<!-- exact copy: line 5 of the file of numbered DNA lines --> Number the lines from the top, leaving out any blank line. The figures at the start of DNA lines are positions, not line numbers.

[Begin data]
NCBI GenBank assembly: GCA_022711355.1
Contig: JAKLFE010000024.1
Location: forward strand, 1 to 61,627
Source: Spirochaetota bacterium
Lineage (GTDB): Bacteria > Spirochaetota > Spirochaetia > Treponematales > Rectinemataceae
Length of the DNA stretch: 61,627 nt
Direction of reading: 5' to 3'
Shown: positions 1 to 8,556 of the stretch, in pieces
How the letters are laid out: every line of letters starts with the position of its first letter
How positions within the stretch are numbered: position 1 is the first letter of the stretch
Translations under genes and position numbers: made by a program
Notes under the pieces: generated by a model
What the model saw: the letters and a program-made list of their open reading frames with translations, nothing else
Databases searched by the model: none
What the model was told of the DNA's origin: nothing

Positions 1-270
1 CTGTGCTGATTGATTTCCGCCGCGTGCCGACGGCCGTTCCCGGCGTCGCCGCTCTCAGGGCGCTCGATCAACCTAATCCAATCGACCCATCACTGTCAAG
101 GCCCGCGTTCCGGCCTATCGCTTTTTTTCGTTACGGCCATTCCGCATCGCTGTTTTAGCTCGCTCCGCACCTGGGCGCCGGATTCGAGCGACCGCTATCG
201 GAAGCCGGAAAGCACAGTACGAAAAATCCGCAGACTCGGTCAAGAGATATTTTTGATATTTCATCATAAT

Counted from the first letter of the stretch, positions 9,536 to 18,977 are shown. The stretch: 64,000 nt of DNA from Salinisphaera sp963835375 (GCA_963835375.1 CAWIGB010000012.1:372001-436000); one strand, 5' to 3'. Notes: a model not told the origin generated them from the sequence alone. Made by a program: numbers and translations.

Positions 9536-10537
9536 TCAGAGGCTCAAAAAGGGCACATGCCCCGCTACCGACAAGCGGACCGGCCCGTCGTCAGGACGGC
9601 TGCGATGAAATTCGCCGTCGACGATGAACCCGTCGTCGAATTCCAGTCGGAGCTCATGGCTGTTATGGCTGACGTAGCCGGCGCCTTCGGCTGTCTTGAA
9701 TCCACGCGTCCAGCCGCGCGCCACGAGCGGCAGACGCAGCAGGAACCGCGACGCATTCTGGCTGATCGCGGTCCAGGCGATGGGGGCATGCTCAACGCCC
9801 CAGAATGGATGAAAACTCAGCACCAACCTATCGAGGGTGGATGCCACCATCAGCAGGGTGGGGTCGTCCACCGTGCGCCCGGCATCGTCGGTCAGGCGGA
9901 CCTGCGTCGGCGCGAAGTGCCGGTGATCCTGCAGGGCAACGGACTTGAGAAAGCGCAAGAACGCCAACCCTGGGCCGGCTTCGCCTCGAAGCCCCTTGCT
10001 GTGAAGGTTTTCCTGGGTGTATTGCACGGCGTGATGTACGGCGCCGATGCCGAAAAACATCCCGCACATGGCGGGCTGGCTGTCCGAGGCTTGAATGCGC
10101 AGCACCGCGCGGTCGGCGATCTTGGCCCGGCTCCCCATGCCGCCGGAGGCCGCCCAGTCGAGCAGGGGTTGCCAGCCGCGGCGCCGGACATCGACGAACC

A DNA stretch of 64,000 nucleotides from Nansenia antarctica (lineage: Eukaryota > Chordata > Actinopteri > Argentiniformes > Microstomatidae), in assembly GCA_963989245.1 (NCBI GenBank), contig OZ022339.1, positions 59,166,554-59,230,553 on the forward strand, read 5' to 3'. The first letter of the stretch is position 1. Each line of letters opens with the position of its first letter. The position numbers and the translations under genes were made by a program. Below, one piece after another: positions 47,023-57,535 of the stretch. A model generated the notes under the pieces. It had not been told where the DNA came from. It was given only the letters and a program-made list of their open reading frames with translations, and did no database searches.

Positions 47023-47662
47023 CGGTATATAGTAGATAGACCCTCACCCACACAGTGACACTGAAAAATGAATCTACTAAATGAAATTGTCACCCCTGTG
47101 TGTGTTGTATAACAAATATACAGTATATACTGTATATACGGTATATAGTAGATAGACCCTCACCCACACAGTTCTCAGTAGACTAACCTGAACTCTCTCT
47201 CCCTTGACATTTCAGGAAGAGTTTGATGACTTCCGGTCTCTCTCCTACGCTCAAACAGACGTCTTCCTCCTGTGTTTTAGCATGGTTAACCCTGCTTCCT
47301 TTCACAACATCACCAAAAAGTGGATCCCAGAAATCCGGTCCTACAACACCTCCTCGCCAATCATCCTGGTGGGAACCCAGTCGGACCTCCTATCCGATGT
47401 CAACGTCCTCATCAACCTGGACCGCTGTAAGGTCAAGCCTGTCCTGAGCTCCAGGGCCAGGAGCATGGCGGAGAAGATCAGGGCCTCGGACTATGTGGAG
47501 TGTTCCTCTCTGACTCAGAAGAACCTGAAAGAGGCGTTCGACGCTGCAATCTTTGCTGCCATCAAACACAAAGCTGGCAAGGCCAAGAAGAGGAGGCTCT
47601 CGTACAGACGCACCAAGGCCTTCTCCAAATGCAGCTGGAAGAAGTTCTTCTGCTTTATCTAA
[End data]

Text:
Lineage (GTDB): Bacteria > Spirochaetota > Spirochaetia > Treponematales > Rectinemataceae